Fabula Nova Crystallis Final Fantasy

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Fabula Nova Crystallis
Final Fantasy
Fabula Nova Crystallis Final Fantasy (logo).jpg
Official logo of the Fabula Nova Crystallis series, depicting a deity from the series mythos. [1] [lower-alpha 1]
Genre(s) Role-playing
Developer(s) Square Enix [lower-alpha 2]
Publisher(s) Square Enix
Creator(s) Kazushige Nojima, Shinji Hashimoto, Yoshinori Kitase
Platform(s) Android, iOS, PlayStation 3, PlayStation 4, PlayStation Portable, Microsoft Windows, Xbox 360, Xbox One
First release Final Fantasy XIII
December 17, 2009
Latest release Final Fantasy Awakening
December 14, 2016

Fabula Nova Crystallis Final Fantasy [lower-alpha 3] is a series of games within the Final Fantasy video game franchise. It was primarily developed by series creator and developer Square Enix, which also acted as publisher for all titles. While featuring various worlds and different characters, each Fabula Nova Crystallis game is ultimately based on and expands upon a common mythos focusing on important crystals tied to deities. The level of connection to the mythos varies between each title. The series title translates from Latin as 'The New Tale of the Crystal'. Each development team was given the freedom to adapt the mythos to fit the context of a game's story.

Final Fantasy is a Japanese science fantasy media franchise created by Hironobu Sakaguchi, and developed and owned by Square Enix. The franchise centers on a series of fantasy and science fantasy role-playing video games (RPGs/JRPGs). The first game in the series was released in 1987, with 14 other main-numbered entries being released since then. The franchise has since branched into other video game genres such as tactical role-playing, action role-playing, massively multiplayer online role-playing, racing, third-person shooter, fighting, and rhythm, as well as branching into other media, including CGI films, anime, manga, and novels.

Square Enix Japanese video game company

Square Enix Holdings Co., Ltd. is a Japanese video game developer, publisher, and distribution company known for its Final Fantasy, Dragon Quest, and Kingdom Hearts role-playing video game franchises, among numerous others. Several of them have sold over 10 million copies worldwide, with the Final Fantasy franchise alone selling 144 million, the Dragon Quest franchise selling 78 million and the Kingdom Hearts franchise selling 30 million. The Square Enix headquarters are in the Shinjuku Eastside Square Building in Shinjuku, Tokyo. The company employs over 4300 employees worldwide.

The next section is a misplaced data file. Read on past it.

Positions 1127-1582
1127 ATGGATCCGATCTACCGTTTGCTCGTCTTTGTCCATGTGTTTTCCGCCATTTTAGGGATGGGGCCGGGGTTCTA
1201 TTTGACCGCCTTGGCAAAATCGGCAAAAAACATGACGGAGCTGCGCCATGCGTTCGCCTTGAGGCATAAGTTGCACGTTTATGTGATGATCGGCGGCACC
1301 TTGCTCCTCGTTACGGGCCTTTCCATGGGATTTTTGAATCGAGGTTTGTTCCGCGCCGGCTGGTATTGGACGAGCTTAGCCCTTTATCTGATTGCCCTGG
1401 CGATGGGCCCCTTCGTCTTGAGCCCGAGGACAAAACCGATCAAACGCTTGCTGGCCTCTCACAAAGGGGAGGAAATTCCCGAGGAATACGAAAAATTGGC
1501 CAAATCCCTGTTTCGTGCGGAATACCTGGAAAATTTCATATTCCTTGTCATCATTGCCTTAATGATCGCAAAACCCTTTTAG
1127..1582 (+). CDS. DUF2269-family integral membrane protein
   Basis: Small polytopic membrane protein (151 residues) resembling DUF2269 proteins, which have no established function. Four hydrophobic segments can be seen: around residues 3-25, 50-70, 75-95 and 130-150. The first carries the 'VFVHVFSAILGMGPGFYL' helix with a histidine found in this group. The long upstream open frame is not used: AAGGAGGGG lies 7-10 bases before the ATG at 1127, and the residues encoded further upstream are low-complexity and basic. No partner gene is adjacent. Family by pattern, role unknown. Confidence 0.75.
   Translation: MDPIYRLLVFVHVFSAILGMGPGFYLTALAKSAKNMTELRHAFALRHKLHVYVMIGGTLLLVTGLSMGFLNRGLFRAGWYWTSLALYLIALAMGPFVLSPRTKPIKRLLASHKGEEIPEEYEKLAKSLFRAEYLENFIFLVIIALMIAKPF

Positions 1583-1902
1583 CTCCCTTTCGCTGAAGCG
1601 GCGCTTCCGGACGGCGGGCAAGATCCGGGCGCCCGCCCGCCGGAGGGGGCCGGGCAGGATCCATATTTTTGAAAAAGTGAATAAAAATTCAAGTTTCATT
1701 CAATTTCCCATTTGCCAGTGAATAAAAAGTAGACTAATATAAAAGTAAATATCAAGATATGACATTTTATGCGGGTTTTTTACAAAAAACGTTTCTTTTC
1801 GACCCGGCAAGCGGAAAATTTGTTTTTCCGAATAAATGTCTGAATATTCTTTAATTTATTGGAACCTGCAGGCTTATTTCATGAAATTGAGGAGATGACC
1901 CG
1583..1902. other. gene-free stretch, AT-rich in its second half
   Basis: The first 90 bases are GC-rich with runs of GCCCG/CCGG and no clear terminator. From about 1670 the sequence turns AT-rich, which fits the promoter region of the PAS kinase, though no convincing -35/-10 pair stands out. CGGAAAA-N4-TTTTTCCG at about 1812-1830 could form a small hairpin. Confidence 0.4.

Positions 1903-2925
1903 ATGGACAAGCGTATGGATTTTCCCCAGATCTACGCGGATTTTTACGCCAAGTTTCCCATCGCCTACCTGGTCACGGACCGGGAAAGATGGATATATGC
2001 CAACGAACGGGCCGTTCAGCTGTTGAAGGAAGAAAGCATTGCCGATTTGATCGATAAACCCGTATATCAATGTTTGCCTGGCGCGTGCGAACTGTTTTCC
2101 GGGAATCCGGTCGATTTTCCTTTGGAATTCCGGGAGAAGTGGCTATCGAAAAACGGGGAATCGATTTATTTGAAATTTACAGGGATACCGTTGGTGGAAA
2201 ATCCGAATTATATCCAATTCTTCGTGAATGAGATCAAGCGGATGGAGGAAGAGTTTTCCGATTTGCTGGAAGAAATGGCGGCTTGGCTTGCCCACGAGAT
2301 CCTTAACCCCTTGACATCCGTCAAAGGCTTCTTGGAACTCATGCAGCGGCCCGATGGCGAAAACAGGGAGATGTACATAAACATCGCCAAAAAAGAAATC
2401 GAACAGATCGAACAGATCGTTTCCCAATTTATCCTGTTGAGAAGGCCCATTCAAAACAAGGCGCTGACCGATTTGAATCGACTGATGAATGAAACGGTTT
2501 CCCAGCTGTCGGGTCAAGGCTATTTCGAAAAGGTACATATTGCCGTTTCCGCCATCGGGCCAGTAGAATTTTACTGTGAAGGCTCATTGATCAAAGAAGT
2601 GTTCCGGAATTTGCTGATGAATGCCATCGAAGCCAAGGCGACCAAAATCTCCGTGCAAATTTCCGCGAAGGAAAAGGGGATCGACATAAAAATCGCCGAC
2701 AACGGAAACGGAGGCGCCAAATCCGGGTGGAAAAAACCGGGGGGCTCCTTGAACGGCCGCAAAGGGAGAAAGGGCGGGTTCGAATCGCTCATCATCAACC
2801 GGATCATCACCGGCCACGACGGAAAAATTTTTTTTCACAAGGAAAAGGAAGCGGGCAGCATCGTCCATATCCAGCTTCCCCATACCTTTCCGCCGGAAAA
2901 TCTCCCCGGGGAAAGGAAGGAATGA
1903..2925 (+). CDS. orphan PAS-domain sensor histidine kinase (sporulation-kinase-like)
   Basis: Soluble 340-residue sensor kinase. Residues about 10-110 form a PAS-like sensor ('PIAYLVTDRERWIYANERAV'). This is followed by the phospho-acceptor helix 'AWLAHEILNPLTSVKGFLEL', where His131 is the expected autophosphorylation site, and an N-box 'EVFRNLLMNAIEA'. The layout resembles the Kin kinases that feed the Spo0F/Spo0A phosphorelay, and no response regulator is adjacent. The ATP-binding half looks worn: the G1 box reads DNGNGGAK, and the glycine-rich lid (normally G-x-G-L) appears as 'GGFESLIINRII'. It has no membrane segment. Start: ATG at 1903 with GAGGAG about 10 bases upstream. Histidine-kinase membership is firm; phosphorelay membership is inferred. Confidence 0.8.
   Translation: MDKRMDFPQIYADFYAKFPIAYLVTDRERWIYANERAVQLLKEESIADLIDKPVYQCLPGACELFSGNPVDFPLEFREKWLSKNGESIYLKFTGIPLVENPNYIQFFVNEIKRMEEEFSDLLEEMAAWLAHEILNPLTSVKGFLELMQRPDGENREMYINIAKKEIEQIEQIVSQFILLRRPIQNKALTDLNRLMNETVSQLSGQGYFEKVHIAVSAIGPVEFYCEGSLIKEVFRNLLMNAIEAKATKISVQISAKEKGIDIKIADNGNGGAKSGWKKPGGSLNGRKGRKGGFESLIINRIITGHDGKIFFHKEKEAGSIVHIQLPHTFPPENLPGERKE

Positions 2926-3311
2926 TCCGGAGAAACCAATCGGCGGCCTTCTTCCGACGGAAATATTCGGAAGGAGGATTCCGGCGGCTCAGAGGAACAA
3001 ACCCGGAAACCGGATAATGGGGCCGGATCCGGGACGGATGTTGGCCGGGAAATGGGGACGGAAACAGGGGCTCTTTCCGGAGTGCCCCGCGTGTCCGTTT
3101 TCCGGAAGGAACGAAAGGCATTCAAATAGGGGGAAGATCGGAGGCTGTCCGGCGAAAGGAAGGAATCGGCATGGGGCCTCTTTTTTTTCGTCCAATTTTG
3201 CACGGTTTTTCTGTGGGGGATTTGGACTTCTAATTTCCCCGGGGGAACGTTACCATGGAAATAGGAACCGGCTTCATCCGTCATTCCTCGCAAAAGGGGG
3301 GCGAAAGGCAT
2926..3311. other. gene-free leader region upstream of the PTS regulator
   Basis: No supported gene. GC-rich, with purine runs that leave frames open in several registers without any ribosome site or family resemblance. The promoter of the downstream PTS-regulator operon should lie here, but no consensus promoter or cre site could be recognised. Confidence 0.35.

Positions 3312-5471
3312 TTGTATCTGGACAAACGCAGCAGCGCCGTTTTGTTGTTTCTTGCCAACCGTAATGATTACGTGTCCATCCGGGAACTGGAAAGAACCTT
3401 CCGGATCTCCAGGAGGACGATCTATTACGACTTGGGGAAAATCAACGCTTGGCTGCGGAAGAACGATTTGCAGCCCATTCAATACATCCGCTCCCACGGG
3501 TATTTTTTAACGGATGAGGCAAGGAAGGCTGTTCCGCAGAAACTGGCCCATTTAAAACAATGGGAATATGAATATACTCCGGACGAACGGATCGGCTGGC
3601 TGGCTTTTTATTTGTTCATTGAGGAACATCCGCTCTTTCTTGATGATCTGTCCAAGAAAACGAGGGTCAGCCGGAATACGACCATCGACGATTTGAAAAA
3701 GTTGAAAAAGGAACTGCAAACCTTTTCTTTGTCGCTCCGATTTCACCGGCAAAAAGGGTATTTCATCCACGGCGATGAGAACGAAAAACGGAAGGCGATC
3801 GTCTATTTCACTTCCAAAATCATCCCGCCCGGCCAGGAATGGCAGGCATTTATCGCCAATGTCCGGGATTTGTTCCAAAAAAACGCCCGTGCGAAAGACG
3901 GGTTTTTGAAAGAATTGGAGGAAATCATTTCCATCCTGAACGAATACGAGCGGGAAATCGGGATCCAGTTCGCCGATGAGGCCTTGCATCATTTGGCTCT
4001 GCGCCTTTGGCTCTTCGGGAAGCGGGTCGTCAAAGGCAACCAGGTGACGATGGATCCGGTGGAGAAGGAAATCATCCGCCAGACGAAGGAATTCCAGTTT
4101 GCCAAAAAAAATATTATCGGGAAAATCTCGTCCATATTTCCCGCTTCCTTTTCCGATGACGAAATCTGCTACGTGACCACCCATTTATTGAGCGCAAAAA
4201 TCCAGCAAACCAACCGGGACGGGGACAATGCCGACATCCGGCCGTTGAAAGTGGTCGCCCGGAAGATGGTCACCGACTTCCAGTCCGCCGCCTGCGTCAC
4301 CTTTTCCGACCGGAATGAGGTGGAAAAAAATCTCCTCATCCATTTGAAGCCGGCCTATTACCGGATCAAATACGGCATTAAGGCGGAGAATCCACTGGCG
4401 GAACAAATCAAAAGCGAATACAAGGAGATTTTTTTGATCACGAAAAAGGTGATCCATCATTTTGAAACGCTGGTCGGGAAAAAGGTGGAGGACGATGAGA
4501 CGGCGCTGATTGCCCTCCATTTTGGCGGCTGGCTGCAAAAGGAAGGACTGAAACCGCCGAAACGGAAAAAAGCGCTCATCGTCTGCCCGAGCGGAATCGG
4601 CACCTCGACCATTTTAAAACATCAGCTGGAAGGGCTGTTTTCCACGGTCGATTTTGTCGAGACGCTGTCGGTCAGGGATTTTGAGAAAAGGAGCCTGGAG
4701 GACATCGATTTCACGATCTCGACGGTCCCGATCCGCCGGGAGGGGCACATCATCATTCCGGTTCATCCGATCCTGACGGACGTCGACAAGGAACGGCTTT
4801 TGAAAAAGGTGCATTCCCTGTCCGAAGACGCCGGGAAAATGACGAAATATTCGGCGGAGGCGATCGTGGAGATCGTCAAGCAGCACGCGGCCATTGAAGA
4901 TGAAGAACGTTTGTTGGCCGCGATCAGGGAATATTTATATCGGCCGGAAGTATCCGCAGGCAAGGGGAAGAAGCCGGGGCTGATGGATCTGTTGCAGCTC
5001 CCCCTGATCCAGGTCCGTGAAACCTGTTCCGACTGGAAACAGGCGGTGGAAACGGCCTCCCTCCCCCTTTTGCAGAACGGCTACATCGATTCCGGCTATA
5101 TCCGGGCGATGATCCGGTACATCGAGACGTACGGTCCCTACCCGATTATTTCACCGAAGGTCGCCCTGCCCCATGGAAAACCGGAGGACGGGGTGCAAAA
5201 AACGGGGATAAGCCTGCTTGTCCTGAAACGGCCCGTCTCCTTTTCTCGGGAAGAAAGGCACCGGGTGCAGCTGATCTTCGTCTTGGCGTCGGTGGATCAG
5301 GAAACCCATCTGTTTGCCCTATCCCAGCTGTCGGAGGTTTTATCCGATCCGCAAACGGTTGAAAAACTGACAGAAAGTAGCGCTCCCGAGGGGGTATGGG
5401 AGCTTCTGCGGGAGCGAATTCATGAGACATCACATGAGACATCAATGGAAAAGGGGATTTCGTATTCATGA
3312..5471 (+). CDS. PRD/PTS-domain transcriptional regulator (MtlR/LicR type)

Contents

The series, originally announced in 2006 as Fabula Nova Crystallis Final Fantasy XIII, currently consists of seven games across multiple platforms. Final Fantasy XIII , designed as the series' flagship title, was released in 2009. The creative forces behind the series include many developers from previous Final Fantasy titles, including Shinji Hashimoto and Motomu Toriyama. The mythos was conceived and written by Kazushige Nojima. The first games announced for the series were Final Fantasy XIII, Final Fantasy XV (as Versus XIII), and Final Fantasy Type-0 (as Agito XIII). All three games went through delays. After Final Fantasy XIII and Type-0's releases, their respective teams used ideas and concepts from development to create additional games. For later games, other studios have been brought in to help with aspects of development. Final Fantasy XV was distanced from the series brand for marketing purposes despite retaining thematic connections.

<i>Final Fantasy XIII</i> 2010 role-playing video game

Final Fantasy XIII is a science fiction role-playing video game developed and published by Square Enix for the PlayStation 3 and Xbox 360 consoles and later for the Microsoft Windows operating system. Released in Japan in December 2009 and worldwide in March 2010, it is the thirteenth title in the mainline Final Fantasy series. The game includes fast-paced combat, a new system for the series for determining which abilities are developed for the characters called "Crystarium", and a customizable "Paradigm" system to control which abilities are used by the characters. Final Fantasy XIII includes elements from the previous games in the series, such as summoned monsters, chocobos, and airships.

Shinji Hashimoto Japanese video game producer